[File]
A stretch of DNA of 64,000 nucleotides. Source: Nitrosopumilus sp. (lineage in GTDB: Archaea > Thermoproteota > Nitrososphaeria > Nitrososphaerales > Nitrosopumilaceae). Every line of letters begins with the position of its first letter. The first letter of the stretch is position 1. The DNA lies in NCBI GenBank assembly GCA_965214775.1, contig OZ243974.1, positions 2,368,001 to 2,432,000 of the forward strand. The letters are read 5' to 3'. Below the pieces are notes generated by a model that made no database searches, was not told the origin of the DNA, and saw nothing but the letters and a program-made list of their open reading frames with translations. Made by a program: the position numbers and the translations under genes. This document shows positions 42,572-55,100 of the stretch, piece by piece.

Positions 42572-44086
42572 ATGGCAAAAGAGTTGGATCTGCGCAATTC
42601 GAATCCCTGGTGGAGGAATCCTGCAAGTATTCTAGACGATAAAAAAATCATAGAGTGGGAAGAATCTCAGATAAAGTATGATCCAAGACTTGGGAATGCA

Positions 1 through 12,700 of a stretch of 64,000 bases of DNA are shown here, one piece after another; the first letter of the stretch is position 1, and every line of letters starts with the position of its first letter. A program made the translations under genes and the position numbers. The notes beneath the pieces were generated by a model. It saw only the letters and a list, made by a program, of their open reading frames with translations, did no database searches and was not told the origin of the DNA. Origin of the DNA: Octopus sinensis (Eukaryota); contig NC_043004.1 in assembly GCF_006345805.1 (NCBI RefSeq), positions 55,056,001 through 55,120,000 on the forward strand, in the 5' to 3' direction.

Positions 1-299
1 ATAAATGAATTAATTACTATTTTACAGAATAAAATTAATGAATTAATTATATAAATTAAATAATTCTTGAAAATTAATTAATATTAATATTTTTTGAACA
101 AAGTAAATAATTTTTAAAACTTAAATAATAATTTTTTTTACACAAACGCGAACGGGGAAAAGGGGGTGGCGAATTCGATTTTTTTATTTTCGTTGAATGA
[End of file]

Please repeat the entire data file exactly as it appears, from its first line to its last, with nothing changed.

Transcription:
A stretch of DNA of 64,000 nucleotides. Source: Nitrosopumilus sp. (lineage in GTDB: Archaea > Thermoproteota > Nitrososphaeria > Nitrososphaerales > Nitrosopumilaceae). Every line of letters begins with the position of its first letter. The first letter of the stretch is position 1. The DNA lies in NCBI GenBank assembly GCA_965214775.1, contig OZ243974.1, positions 2,368,001 to 2,432,000 of the forward strand. The letters are read 5' to 3'. Below the pieces are notes generated by a model that made no database searches, was not told the origin of the DNA, and saw nothing but the letters and a program-made list of their open reading frames with translations. Made by a program: the position numbers and the translations under genes. This document shows positions 42,572-55,100 of the stretch, piece by piece.

Positions 42572-44086
42572 ATGGCAAAAGAGTTGGATCTGCGCAATTC
42601 GAATCCCTGGTGGAGGAATCCTGCAAGTATTCTAGACGATAAAAAAATCATAGAGTGGGAAGAATCTCAGATAAAGTATGATCCAAGACTTGGGAATGCA

Positions 1 through 12,700 of a stretch of 64,000 bases of DNA are shown here, one piece after another; the first letter of the stretch is position 1, and every line of letters starts with the position of its first letter. A program made the translations under genes and the position numbers. The notes beneath the pieces were generated by a model. It saw only the letters and a list, made by a program, of their open reading frames with translations, did no database searches and was not told the origin of the DNA. Origin of the DNA: Octopus sinensis (Eukaryota); contig NC_043004.1 in assembly GCF_006345805.1 (NCBI RefSeq), positions 55,056,001 through 55,120,000 on the forward strand, in the 5' to 3' direction.

Positions 1-299
1 ATAAATGAATTAATTACTATTTTACAGAATAAAATTAATGAATTAATTATATAAATTAAATAATTCTTGAAAATTAATTAATATTAATATTTTTTGAACA
101 AAGTAAATAATTTTTAAAACTTAAATAATAATTTTTTTTACACAAACGCGAACGGGGAAAAGGGGGTGGCGAATTCGATTTTTTTATTTTCGTTGAATGA